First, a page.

The Hardest Question

One of the hardest questions I get asked by pet owners is, “What would you do if this was your pet, doc?”

Why is it so hard to give a truthful answer to this?

Well, sometimes it isn’t so hard because I’ve been in the same situation with one of my own pets. Or the pet is clearly suffering and euthanasia is the only humane choice.

Other times, I really don’t know what decision I’d make. I may have never been faced with a similar medical condition or prognosis in one of my own. I believe that sometimes there really isn’t a right or wrong answer. For many quality of life decisions, the pet owner is a far better judge of this than I can possibly be in the 20 minutes I’ve known the pet.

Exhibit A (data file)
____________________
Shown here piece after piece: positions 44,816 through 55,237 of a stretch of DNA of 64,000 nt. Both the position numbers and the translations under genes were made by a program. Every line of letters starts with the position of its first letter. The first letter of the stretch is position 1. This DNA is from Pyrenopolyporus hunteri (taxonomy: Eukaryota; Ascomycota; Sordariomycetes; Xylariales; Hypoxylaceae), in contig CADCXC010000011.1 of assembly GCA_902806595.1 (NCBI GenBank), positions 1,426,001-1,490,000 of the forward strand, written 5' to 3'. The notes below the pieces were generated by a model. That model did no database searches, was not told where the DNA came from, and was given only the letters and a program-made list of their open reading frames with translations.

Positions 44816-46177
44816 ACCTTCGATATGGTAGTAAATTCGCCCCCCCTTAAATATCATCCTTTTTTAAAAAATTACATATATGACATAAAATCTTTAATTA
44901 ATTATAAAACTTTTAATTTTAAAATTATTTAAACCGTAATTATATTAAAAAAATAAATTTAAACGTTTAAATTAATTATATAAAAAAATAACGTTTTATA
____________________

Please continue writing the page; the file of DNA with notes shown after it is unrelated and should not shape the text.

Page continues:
The hardest time to answer this question though is for those cases where I know the pet owner won’t want to hear my answer. Let’s say you bring in your geriatric cat who has been losing weight and not eating well for 3 weeks. This cat is extremely thin and has now been vomiting for the past 5 days. At the hospital it is too weak to stand, looks pale, and has obvious jaundice. The prognosis isn’t good, and I don’t know if the cat will even survive the night.

I present the options for advanced hospital care and a big workup, which will be expensive. The client doesn’t have a lot of money they can spend but they really need to save their cat.

“What would you do if this was your cat, doc?”

“I would have brought my cat in for care 2 and a half weeks ago.”

Yeah, I bet that answer wouldn’t be appreciated even if it’s true.


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